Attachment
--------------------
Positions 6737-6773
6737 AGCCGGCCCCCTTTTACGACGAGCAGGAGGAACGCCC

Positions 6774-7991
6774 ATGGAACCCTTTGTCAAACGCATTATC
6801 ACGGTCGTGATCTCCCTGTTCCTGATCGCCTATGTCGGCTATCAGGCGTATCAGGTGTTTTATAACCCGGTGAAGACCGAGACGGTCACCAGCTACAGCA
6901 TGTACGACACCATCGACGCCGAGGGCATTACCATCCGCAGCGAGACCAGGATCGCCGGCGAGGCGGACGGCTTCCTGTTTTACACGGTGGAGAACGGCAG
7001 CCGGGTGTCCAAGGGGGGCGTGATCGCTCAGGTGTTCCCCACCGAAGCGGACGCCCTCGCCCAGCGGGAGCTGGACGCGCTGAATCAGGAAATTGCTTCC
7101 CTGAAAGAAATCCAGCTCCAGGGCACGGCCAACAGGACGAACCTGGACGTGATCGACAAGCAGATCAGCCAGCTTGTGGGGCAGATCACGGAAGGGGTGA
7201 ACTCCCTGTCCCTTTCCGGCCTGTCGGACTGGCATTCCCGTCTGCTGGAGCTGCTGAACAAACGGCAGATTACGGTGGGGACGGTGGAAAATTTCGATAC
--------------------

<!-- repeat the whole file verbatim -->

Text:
Positions 6737-6773
6737 AGCCGGCCCCCTTTTACGACGAGCAGGAGGAACGCCC

Positions 6774-7991
6774 ATGGAACCCTTTGTCAAACGCATTATC
6801 ACGGTCGTGATCTCCCTGTTCCTGATCGCCTATGTCGGCTATCAGGCGTATCAGGTGTTTTATAACCCGGTGAAGACCGAGACGGTCACCAGCTACAGCA
6901 TGTACGACACCATCGACGCCGAGGGCATTACCATCCGCAGCGAGACCAGGATCGCCGGCGAGGCGGACGGCTTCCTGTTTTACACGGTGGAGAACGGCAG
7001 CCGGGTGTCCAAGGGGGGCGTGATCGCTCAGGTGTTCCCCACCGAAGCGGACGCCCTCGCCCAGCGGGAGCTGGACGCGCTGAATCAGGAAATTGCTTCC
7101 CTGAAAGAAATCCAGCTCCAGGGCACGGCCAACAGGACGAACCTGGACGTGATCGACAAGCAGATCAGCCAGCTTGTGGGGCAGATCACGGAAGGGGTGA
7201 ACTCCCTGTCCCTTTCCGGCCTGTCGGACTGGCATTCCCGTCTGCTGGAGCTGCTGAACAAACGGCAGATTACGGTGGGGACGGTGGAAAATTTCGATAC